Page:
“A Synchronology: The Contemporary and Other Times”

Tom Jeffreys

December 14, 2017
Hunterian Art Gallery, Glasgow
October 27, 2017–January 28, 2018

Flowers fade at different rates. In the November chill of a Glasgow art gallery, cut flowers—carefully arranged in a vase on the floor, their silhouette cast against the wall by the light from a projector—are taking their time to die, or to appear dead. (When exactly do cut flowers die?) At a certain moment of decay, a new vase will be selected from a nearby glass shelf, and a florist will arrange another bouquet, precisely styled to match the historical period of the vase that will contain it. This process has been set in motion by artist Corin Sworn and forms a work called Temporal Arrangements (2010). The vases come from Sworn’s own collection. The projector, I’m told, came from Yugoslavia—a country that no longer exists.

The multiple temporalities that Sworn’s work draws attention to form the irregular heartbeats of “A Synchronology,” a group show at Glasgow’s Hunterian Art Gallery. The exhibition, curated by art historian Dominic Paterson, is itself a temporal marker: it has been conceived to celebrate the tenth anniversary of The Common Guild, a Glasgow-based arts organization which runs a gallery in the city and commissions off-site projects including, in 2013, “Scotland + Venice” at the 55th Venice Biennale. That exhibition also featured work by Sworn: each of the nine artists in “A Synchronology” have worked with The Common Guild over the past decade.

But the exhibition’s starting point, and the source of its title, is not an artwork, but a diagram from a nineteenth-century book by Stephen Hawes. A copy lies open in a vitrine in the gallery: the second printing (1871), we’re informed deliberately, of Synchronology of the Principle Events in Sacred and Profane History from the Creation of Man to the Present Time. Across four unfurled pages is a color-coordinated diagram that attempts to chart the “rise, progress and fall of nations.” But it is the accompanying text to the left that fascinates me. “In this chart,” the text explains, “time is supposed to be flowing uniformly from left to right…” For it is the slippery meaning of “supposed” that underpins my experience of “A Synchronology”: not only descriptive of the chart’s methodological limitations but also prescriptive of the way time ought to function (and never quite does).

Across the exhibition, time does not flow uniformly from left to right. Instead, it loops, breaks, judders, repeats. There is no linear visitor journey: the gallery is a single room and, upon entering, you can see everything at once. But it takes time to orient yourself in relation to complex works grouped quite close together. Initially, I found myself circling anti-clockwise—perhaps due to a curve in the otherwise rectangular gallery—then stopping, backtracking, turning away, my gaze caught by something else nearby.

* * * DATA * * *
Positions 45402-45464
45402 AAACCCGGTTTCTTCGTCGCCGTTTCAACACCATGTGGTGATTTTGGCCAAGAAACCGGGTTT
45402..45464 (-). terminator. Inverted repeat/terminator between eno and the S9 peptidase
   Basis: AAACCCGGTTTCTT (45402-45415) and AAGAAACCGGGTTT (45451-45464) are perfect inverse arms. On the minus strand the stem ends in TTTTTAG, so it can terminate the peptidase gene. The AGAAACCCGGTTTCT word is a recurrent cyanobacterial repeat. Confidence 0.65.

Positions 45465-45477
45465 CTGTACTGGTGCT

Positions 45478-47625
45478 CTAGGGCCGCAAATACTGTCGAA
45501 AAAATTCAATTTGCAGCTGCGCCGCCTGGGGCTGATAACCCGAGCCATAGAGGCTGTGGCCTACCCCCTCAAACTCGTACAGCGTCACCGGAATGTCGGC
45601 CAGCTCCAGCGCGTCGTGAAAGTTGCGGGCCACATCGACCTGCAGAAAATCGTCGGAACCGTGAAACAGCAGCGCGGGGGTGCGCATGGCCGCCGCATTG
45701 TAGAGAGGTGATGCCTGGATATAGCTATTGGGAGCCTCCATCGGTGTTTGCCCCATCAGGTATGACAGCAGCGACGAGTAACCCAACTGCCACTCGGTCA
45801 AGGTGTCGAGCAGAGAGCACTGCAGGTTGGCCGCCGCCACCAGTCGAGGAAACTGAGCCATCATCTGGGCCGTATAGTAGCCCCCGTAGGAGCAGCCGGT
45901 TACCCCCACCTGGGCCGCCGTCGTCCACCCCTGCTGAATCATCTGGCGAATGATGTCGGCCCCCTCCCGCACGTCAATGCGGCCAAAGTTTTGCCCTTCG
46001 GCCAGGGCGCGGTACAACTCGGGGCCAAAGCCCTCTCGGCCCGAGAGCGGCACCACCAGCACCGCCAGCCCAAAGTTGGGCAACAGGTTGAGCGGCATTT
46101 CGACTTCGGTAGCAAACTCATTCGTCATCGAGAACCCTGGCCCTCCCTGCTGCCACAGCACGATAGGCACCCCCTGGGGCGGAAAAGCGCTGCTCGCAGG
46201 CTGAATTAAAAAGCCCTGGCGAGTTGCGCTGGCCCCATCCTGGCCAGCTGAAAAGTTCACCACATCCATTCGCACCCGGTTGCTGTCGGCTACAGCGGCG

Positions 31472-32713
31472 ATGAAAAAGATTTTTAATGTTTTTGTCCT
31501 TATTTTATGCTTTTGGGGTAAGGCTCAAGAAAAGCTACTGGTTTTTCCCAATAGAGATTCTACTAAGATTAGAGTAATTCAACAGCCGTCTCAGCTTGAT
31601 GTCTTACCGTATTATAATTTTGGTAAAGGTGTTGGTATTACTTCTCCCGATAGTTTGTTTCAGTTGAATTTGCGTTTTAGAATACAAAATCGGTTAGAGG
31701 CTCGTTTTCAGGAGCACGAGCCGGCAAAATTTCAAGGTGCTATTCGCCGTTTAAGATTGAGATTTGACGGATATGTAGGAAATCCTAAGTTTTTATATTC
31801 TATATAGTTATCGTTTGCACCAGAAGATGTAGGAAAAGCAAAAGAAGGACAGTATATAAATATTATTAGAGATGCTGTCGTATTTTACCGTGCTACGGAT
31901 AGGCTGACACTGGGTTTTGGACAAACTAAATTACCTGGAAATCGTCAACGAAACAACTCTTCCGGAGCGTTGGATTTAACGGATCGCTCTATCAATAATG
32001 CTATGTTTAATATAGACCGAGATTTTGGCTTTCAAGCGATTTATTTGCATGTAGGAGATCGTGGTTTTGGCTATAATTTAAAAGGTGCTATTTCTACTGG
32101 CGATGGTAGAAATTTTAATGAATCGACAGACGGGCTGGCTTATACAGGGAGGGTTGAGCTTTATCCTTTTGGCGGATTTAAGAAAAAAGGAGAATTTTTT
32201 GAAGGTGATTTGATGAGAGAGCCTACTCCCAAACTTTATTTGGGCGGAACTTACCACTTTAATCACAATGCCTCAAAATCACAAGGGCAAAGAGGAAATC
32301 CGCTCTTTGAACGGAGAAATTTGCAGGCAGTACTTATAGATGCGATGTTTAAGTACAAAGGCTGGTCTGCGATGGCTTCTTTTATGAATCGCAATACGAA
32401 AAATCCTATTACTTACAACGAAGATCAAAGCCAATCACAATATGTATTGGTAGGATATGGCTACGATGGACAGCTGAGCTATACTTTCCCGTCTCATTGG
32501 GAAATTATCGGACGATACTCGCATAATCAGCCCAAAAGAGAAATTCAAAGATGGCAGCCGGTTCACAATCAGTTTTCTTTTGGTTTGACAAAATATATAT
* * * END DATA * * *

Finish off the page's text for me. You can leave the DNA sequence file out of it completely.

In one corner, Gerard Byrne’s Images or Shadows of Divine Things (2005-ongoing) includes a wall text that quotes Puritan historian Perry Miller, in turn quoting Protestant theologian Jonathan Edwards: “it is certain with me that the world exists anew every moment; that the existence of things every moment ceases and is every moment renewed.” Alongside are four black-and-white photographs that seem to come from one era, but date in fact from another. To your right as you face Byrne’s text, another wall drawing, Robert Barry’s All the things I know but of which I am not at the moment thinking1.36pm, June 15, 1969 (1974), recalls a specific instant but here through the recreation of the work nearly 50 years after its designated date. It is the “earliest ‘contemporary’ piece in the show,” notes Paterson in the exhibition’s accompanying leaflet, deftly drawing attention to the complexities of whatever we mean by “contemporary” art.

Perhaps unsurprisingly, politics are never far away: behind the reception desk is Ruth Ewan’s We Could Have Been Anything We Wanted To Be (2011), a clock that only goes up to ten, in echo of the decimalization of time following the French Revolution; Sharon Hayes’s ten-hour video shows the artist reading out all of Ronald Reagan’s addresses to the American people (My Fellow Americans, 2004); and Phil Collins’s Hero (2002) consists of a genially boozy interview with a fashion reporter in the wake of 9/11. Sometimes the greatest political moments are quickly forgotten; sometimes the most trivial cast the longest shadows. In this context, the documentation of Tacita Dean’s Palindrome (2002) feels strangely reassuring. Noting in advance that February 20, 2002 would read the same backwards as forwards (20.02.2002) Dean redesigned the front pages of five newspapers to foreground the human notation of time. On display is a copy of The Guardian from that day, its front page speaking of “controversy,” “fury,” “crisis,” and a loss of public trust in the words of politicians. That the specifics of each story have long since faded from public attention perhaps speaks not only of the short attention span of the news media but also of the ease with which we overstate the drama of “our contemporary moment.” Fifteen years on, the fury has died down, the controversy is forgotten. Soon someone will come again to replace even these fading flowers—right?

Temporality, Contemporaneity, Time

Tom Jeffreys is a writer who lives in Edinburgh. He is the editor of Walking: Documents of Contemporary Art (Whitechapel Gallery / MIT Press, 2024).

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Hunterian Art Gallery
December 14, 2017

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